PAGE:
I had decided that I would fall in love with Émile Bonnet before I’d ever even met him. He possessed so many desirable qualities: he was my junior high school boyfriends foreign exchange student, 19 and french. I loved Émile because he was smart and worldly and he did what I wanted him to do.
When he arrived we stayed up late sitting out on the picnic bench in my boyfriends families backyard. The breeze from the ocean cooled our sweaty skin and carried with it the pungent aroma of the tomato cannery and the garlic fields that surrounded my tiny village. Émile and I laughed and flirted as the yard sizzled and hummed with the sounds of frogs and crickets and the world was wonderful and smelled like spaghetti.
Émile showed me photos of his college hazing, regaling me with tales of being made to run around Paris on a scavenger hunt covered in raw eggs and carmel sauce in only his underpants. In one such photo Émile was standing atop a formica table before a blackboard in a lecture hall. He wore an ill fitting french school girls uniform that one of his classmates had brought with her from home. He sang into a child’s toy microphone, head thrown back, chest thrust forward and he looked positively radiant. Not in the least humiliated. I had already begun dressing my boyfriend in my goth girl drag and my approval and subsequent titillation were all the incentive Émile needed to become my cross-dressing femme entertainment.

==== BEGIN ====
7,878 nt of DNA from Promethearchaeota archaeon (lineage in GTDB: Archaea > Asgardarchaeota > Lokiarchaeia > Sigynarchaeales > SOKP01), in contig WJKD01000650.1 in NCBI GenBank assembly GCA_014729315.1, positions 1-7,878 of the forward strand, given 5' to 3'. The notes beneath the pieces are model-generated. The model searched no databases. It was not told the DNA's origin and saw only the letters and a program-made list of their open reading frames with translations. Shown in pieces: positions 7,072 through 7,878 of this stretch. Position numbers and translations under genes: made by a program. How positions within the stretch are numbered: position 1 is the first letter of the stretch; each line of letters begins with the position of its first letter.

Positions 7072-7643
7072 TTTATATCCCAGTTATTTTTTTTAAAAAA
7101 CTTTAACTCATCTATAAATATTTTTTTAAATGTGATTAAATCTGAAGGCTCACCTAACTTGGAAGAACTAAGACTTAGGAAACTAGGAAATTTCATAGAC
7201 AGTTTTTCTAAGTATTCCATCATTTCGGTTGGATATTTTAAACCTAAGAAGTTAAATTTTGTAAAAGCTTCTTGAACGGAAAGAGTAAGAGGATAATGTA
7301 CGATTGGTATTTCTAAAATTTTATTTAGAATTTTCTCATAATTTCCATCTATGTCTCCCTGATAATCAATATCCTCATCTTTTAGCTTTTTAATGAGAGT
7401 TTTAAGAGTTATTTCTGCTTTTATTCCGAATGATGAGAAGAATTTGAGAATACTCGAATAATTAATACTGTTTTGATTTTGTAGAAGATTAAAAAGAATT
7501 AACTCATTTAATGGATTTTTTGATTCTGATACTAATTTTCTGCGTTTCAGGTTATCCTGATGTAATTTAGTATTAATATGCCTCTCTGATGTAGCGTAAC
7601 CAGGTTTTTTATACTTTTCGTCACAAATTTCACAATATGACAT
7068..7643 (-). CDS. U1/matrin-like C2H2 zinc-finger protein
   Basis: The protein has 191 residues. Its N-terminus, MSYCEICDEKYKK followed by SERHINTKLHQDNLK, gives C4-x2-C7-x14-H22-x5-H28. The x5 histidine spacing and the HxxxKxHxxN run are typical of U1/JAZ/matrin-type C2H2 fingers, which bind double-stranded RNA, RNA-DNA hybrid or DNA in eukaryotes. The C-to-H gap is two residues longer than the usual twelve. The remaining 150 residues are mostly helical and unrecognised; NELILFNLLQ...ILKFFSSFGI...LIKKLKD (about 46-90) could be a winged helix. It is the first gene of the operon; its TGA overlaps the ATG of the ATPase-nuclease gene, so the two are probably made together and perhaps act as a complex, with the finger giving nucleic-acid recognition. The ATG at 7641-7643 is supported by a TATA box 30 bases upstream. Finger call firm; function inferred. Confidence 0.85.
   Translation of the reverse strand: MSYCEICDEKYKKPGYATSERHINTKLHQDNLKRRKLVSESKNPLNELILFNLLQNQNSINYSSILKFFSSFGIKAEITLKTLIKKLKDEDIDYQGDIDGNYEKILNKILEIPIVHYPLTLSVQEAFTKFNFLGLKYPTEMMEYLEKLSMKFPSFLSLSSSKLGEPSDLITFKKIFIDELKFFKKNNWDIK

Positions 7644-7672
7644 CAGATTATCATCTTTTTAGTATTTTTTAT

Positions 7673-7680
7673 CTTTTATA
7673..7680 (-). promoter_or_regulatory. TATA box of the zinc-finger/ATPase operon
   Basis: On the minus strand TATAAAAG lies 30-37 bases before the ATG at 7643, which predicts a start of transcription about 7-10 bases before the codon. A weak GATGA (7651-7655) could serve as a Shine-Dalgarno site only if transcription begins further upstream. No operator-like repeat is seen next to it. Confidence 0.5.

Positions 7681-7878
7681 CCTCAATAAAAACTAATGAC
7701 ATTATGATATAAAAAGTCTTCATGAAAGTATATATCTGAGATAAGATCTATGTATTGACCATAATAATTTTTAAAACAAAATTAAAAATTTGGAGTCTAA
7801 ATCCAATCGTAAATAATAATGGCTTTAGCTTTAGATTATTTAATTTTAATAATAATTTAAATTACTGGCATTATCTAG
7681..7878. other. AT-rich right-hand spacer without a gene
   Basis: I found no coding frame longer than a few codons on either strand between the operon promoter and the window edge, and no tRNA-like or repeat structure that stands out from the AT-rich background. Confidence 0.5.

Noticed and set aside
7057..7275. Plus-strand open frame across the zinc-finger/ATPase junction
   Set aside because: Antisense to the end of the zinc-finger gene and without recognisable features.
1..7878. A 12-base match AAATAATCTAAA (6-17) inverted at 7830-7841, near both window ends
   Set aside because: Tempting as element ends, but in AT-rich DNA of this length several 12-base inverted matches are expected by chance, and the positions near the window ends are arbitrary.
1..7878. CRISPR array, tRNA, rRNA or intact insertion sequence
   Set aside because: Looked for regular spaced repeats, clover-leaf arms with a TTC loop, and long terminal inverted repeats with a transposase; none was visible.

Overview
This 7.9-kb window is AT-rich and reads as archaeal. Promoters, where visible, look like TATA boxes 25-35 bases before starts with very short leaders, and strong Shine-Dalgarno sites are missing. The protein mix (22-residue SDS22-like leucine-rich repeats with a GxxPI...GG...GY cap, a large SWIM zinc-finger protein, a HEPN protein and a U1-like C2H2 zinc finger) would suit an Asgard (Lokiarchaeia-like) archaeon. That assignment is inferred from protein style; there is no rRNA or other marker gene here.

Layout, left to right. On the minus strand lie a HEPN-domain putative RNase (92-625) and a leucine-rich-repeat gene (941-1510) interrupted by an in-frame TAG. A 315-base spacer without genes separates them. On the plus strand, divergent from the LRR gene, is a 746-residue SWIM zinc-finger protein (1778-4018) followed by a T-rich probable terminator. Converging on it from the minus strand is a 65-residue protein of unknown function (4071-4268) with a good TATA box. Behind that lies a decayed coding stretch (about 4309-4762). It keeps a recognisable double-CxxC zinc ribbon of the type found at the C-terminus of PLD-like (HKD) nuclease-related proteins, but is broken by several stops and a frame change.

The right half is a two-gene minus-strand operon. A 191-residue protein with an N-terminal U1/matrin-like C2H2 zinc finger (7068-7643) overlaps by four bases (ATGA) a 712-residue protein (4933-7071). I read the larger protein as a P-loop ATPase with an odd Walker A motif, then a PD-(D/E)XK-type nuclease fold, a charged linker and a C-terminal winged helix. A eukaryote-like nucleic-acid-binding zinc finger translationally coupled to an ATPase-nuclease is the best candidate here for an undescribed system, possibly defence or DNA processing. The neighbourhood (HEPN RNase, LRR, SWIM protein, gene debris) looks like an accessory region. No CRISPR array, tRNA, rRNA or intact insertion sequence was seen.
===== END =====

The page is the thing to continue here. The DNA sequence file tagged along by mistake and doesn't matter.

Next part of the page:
One summer afternoon I bleached his outdated Beatles bowl haircut and dyed it bright pink. He rinsed the dye out in my shower and he stained his entire face (and my bathtub) Manic Panic fushia. I sent him home on the skate board he borrowed from my boyfriend. I had no desire to make out with his tomato face.
He was a good kisser but his breath often smelled of anchovies, which he ate almost daily. I knew of no other teenagers who ate anchovies or the kind of hot mustard that stung your nose and made your eyes well up with tears when you swallowed.
After he returned to Paris we maintained a love letter romance for about a year and a half before one of us eventually lost interest and we fell out of touch. I will always remember Émile in photos. Émile the naughty schoolgirl. Émile the pink haired teenager in a red pleated skirt and silver thigh high stockings. Émile the slutty goth girl in my driveway blowing kisses from beneath the shade of my Ren-Fair head dress. Because that summer, in America, in Gilroy, Émile was fearless.